Javier Ramos: The Puerto Rican Revolutionizing 3D Printing
At the age of 26, Javier Ramos co-founded Inkbit, a pioneering company in creating machines with “eyes” and “brains” capable of printing objects with elastic materials. Now, at 32, he has devised replicas of hands, signaling the groundbreaking inventions he is spearheading in the world of 3D printing.
Born in Puerto Rico to a father from Madrid, Ramos discovered his passion for robots at his high school in San Juan. He later enrolled at the Massachusetts Institute of Technology (MIT), where he studied Mechanical Engineering and developed a keen interest in 3D printing.
Guided by a prominent MIT professor in the field, Ramos focused his final year project on enhancing inkjet printers to shoot polymers and equipping them with vision and real-time scanning capabilities.
In his early twenties, Ramos created the first 3D machine that prints polymers and is equipped with “eyes” and “brain”. Inkbit was then born to commercialize this new technology called MultiFab, representing one of MIT’s most successful entrepreneurial ventures in recent years.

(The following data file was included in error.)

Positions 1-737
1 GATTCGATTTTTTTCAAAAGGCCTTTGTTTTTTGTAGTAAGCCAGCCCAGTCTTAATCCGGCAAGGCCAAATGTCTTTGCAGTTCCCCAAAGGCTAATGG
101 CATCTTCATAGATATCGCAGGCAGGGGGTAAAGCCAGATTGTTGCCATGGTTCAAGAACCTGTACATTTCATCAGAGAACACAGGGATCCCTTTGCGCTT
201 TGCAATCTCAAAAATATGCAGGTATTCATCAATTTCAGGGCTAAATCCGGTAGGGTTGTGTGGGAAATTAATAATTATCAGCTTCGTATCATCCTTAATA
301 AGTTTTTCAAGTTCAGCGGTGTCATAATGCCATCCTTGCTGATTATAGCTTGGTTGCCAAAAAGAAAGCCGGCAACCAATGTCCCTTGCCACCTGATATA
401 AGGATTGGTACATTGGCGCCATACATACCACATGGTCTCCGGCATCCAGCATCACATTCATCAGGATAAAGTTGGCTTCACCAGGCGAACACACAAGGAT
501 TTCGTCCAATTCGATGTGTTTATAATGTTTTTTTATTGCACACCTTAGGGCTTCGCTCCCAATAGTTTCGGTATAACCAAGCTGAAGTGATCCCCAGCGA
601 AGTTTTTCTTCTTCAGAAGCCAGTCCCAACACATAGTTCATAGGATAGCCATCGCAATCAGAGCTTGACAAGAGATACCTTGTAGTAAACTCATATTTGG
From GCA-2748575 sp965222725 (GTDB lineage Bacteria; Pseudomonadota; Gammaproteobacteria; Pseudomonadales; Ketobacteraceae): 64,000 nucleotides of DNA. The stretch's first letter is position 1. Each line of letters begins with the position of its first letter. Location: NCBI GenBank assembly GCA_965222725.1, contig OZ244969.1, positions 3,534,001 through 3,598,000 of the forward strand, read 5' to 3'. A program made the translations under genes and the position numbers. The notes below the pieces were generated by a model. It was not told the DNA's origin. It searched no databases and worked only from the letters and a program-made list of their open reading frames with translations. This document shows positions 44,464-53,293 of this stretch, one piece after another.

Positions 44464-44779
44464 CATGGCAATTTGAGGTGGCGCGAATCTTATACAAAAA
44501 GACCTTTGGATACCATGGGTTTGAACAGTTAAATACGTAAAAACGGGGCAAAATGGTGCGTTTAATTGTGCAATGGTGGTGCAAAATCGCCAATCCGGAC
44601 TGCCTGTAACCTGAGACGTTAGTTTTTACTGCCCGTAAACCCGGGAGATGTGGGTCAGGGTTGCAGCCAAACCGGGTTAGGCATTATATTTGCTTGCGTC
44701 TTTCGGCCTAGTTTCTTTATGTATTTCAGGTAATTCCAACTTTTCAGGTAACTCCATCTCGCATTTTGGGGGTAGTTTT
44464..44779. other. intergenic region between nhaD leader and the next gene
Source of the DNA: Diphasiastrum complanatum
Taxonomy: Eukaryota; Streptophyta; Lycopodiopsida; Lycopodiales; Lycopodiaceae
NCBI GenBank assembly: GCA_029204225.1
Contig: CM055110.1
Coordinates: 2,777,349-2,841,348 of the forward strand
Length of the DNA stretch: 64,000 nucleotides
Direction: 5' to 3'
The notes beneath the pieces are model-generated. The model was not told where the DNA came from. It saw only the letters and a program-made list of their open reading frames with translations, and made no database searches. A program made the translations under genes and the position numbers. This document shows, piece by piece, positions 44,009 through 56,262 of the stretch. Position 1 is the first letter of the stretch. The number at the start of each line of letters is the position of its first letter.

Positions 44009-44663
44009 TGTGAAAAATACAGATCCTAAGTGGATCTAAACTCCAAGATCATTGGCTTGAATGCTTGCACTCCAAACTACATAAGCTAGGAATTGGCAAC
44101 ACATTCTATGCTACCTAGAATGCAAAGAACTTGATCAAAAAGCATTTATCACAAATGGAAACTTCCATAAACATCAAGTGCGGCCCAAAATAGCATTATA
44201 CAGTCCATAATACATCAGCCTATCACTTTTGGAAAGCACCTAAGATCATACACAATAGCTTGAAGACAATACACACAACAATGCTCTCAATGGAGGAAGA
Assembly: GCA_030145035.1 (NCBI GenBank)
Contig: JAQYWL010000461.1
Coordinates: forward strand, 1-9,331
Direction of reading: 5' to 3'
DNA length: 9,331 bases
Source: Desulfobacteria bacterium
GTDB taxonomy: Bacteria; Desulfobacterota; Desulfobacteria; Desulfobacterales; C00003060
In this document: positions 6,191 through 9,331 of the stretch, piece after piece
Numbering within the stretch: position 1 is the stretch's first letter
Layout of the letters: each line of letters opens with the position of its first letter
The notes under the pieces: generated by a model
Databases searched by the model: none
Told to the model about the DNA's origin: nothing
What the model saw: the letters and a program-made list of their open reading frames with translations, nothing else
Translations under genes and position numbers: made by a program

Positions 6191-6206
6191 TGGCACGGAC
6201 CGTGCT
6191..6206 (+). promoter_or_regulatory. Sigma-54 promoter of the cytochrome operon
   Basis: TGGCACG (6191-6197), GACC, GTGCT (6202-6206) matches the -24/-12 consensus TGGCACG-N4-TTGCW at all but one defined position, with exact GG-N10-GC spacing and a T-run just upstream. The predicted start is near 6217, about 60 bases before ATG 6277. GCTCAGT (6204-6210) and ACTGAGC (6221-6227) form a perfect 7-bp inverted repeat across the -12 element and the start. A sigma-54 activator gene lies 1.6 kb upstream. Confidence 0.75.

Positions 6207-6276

As the director of science and technology at Inkbit, Ramos has developed increasingly complete parts for robots, revolutionizing the potential applications for 3D printing. His machines can now print various items, from knee or hip prostheses to food, and are used in medical research and manufacturing.
Ramos believes that 3D printing will transform the manufacturing sector and its associated jobs, allowing for new types of products and optimizing materials. As he emphasized, “this is just the beginning” of what 3D printing technology can achieve.
With a keen eye on future scientific-technological advancements, Javier Ramos is poised to continue leading the way in the sphere of 3D printing.